Trauma and Triggers
Last week, we brought attention to our subconscious mind. We spent time examining the rules, beliefs, and values that construct our worldview. We are paying attention to our narratives and the emotions they produce. We are becoming aware of the ego voice inside our head and recognizing the uncomfortable tugging we feel when our ego is challenged. We try to bring compassionate curiosity to all these thoughts and feelings as we trace them back to our ego, values, underlying rules, and beliefs. Our intention is to hold it all in a space of accepting and allowing, rather than judgment, defensiveness, or fear. Creating this kind of space is not a skill we will master this week or any other. Instead, it is a practice we will continue to integrate into our daily lives.
We are discovering the benefits of true humility–a spiritual powerhouse that we can easily underestimate. At LBS, humility starts with this simple admission: we are limited human beings with limited perspective, just like everybody else. When we cease putting ourselves above or below others, we grow in humility. Such a paradigm shift is radical in a world that loves pedestals. But when we pedestalize anyone, we block ourselves from the very meaning of Namaste: Unity, Oneness, the same infinitely precious Light moving through each one of us. Interconnection is not a concept that typically clicks with our logic. But as we experience this transcendent state in our practice, it becomes easier to grasp in our hearts and minds. Such a shift changes everything about the way we view our place in the world.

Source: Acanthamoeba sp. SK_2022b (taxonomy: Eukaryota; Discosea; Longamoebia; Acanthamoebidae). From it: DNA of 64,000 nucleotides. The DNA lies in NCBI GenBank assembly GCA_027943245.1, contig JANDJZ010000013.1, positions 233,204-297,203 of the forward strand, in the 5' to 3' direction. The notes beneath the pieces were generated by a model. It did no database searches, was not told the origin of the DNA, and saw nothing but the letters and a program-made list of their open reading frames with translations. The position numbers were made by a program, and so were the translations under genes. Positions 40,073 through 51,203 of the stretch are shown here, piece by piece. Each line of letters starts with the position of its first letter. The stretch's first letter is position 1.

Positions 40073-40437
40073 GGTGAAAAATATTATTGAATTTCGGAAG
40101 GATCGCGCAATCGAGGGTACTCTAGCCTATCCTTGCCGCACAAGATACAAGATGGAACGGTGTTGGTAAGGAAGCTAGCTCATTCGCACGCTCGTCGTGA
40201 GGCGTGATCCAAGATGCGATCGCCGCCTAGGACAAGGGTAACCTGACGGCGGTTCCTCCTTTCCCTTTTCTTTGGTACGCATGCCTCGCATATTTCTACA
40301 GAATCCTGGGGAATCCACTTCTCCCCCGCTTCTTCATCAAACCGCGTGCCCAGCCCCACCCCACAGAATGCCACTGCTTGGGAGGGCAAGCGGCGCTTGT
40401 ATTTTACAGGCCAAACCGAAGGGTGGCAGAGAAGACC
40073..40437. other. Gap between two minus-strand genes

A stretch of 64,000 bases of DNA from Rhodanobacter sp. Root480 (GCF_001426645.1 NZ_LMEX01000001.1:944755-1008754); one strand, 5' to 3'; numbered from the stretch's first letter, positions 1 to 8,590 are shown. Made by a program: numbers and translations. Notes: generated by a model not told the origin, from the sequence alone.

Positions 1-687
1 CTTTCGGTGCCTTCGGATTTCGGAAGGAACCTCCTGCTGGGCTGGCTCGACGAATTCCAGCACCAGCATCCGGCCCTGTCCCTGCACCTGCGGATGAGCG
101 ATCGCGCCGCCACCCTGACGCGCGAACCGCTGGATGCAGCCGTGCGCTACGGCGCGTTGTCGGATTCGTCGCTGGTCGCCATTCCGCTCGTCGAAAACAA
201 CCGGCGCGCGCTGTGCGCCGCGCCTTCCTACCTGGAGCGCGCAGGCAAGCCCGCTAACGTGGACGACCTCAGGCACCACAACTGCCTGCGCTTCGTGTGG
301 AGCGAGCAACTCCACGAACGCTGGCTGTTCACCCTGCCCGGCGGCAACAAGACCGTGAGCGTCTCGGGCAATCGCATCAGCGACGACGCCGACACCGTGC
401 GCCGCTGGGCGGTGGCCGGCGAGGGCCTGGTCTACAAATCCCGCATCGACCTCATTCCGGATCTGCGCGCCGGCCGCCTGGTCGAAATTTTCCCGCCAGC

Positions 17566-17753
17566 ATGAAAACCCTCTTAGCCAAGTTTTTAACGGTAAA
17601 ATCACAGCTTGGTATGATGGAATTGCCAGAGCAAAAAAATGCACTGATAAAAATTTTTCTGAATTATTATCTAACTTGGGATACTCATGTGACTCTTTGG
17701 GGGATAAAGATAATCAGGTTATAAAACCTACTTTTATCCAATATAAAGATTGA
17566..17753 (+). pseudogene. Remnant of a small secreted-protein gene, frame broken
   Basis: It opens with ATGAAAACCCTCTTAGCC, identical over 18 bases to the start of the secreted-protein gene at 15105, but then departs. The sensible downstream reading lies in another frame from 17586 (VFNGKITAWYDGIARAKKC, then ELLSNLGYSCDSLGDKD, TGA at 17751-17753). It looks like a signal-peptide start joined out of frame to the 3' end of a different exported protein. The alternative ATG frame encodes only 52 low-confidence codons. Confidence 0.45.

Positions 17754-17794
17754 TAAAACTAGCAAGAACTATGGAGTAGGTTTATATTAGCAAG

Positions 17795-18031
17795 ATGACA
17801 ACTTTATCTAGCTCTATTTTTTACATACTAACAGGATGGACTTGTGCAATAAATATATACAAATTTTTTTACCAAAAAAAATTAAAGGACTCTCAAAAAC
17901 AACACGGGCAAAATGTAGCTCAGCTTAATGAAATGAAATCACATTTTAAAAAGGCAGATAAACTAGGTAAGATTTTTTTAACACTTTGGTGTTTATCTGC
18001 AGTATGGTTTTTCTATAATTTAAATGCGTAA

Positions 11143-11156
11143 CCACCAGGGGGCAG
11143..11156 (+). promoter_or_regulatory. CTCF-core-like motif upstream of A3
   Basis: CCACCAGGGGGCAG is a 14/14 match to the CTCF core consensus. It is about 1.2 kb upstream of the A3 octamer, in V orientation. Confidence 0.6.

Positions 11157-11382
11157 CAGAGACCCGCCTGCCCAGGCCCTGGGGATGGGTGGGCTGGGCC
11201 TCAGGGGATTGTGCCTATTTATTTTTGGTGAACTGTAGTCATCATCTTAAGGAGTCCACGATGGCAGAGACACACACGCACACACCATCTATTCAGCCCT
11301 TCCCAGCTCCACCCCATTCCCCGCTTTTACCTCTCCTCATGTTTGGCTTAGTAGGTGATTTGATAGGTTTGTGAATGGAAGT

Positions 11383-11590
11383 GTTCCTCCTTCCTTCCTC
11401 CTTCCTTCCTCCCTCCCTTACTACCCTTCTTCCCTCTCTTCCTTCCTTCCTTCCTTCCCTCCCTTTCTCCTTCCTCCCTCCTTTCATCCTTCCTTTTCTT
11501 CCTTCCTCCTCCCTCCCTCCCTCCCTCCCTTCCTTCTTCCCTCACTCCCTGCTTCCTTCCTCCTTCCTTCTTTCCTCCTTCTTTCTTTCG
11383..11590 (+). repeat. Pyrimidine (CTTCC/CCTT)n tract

Humility also means opening to new ideas and loosening the grip on our tightly-held conviction that we know best. Openness is the foundation of all our spiritual growth because it helps us find our essential empty cup. This empty cup can be our greatest source of strength because it creates the space that allows a Higher Power to work in us. We might already have noticed this in class: when we practice mindful movement and meditation, our experience is only as enlightening as the openness we bring to our practice. Some days we are more open than others, and that is okay. As we open ourselves up, our Higher Power can help us transcend the inherent limits of our human mind and body, if only for a few moments. We find these moments as we take the time to touch home regularly. As we do, we feel the relief of connecting into something Higher, and our humility grows.